DEAR HARRIETTE: My father has been dead for many years. I feel ashamed that it is only now that I have been able to fully forgive him for how mean I thought he was when I was growing up. He criticized me for every little thing. It was horrible, even though it did propel me to succeed. Just the other day I was talking to my sister about my dad, and it turns out he had been bragging about me for years to everybody who would listen. He never told me he was proud of my accomplishments, which have been many, but apparently he was quick to tell others. I appreciate this fact, long after he’s gone. How can I deal with the guilt I feel for not being able to forgive him while he was alive? -- Forgiving Daddy, Washington
DEAR FORGIVING DADDY: You are facing a huge hurdle in your life’s evolution. Forgiveness is perhaps the hardest action one can undertake in life. It requires you to surrender completely and allow your heart to open. It requires you to have compassion for yourself for holding on to bad feelings for so long and for the object of your criticism -- your father.
Keep reminding yourself you did your best at the time, and today your best is showing you another way to look at the past. Here is where faith can come in. Ask God to give you the strength to show yourself compassion at this pivotal point. You may also want to get professional counseling to help you talk through your bevy of feelings and release old pain.
DEAR HARRIETTE: I have been dating a guy for a few months, and it is going great. The only thing is, he is so into trends that I’m not sure if I can keep up. He is the cool boy that is so popular right now, meaning he wears a beard and a bun. This is fine by me, but I worry about how my conservative daddy is going to react to him. My dad doesn’t believe in trends. How do I introduce him to my family so they will take him seriously? Once you get past the look, you learn he is a smart and thoughtful guy. -- Don’t Judge, Brooklyn, New York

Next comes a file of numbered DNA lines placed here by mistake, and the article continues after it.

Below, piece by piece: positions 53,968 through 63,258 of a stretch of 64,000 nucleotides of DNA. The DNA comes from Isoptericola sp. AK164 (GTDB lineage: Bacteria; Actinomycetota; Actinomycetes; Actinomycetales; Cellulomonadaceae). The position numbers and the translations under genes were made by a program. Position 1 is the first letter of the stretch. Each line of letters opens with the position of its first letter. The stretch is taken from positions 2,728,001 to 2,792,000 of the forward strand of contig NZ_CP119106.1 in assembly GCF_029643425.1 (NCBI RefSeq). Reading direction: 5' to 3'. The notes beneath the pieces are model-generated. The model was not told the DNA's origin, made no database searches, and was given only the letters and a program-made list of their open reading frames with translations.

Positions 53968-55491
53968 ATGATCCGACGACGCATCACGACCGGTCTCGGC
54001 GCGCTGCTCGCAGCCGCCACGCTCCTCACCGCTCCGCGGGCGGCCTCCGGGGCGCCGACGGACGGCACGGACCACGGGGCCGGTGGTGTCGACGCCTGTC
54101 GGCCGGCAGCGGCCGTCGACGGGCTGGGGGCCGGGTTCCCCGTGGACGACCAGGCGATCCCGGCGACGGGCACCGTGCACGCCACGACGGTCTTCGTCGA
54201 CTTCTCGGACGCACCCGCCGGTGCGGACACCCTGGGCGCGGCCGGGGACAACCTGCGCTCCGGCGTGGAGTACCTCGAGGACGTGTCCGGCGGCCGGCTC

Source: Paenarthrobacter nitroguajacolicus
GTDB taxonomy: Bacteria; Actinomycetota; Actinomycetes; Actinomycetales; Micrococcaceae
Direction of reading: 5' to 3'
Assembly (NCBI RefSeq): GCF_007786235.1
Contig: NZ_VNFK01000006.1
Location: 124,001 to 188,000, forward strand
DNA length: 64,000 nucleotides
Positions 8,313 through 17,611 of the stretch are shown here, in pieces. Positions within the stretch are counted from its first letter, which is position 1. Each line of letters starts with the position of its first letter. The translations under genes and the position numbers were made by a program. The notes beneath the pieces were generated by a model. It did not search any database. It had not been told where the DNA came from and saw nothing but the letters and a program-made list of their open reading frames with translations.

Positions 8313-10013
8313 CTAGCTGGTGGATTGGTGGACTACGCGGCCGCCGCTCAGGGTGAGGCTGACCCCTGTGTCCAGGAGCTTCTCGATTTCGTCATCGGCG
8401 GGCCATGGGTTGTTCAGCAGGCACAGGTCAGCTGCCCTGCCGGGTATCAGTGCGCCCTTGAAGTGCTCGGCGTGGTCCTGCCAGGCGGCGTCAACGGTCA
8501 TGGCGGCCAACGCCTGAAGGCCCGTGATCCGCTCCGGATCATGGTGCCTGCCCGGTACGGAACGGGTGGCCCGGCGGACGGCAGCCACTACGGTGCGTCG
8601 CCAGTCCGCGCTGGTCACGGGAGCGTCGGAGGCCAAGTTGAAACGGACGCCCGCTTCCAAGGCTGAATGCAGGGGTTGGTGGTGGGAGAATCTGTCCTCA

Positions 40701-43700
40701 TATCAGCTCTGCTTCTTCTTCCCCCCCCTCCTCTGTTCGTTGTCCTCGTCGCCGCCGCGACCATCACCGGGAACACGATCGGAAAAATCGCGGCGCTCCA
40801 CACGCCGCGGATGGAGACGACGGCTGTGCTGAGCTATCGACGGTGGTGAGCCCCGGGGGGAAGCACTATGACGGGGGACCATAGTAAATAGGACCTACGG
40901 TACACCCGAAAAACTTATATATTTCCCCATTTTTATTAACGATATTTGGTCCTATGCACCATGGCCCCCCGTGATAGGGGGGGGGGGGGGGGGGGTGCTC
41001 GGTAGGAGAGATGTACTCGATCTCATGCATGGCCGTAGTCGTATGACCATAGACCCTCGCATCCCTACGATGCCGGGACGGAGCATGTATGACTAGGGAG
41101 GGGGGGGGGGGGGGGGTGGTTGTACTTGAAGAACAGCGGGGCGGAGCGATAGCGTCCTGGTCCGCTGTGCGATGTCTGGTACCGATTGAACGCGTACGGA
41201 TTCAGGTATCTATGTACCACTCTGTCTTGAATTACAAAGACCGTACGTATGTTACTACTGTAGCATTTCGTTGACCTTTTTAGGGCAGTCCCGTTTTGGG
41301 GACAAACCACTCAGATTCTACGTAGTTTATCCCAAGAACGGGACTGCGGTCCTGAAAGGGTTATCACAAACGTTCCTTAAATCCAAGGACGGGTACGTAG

DEAR DON’T JUDGE: First, you have to decide you are comfortable with your date’s style. You said you aren’t sure you can keep up. Be sure before you introduce him to your family. Be clear about why you like him and why you think he may be a good fit for you.
When you are confident about that, take him to meet your family. Prep him so he knows how conservative they are. Share any expectations they may have, like what to wear when you visit. Give your parents the heads-up that you are bringing a man you really like, who is very stylish. Ask them to welcome him with open arms. Your advance work can lay the foundation for a good introduction.
(Harriette Cole is a lifestylist and founder of DREAMLEAPERS, an initiative to help people access and activate their dreams. You can send questions to firstname.lastname@example.org or c/o Andrews McMeel Syndication, 1130 Walnut St., Kansas City, MO 64106.)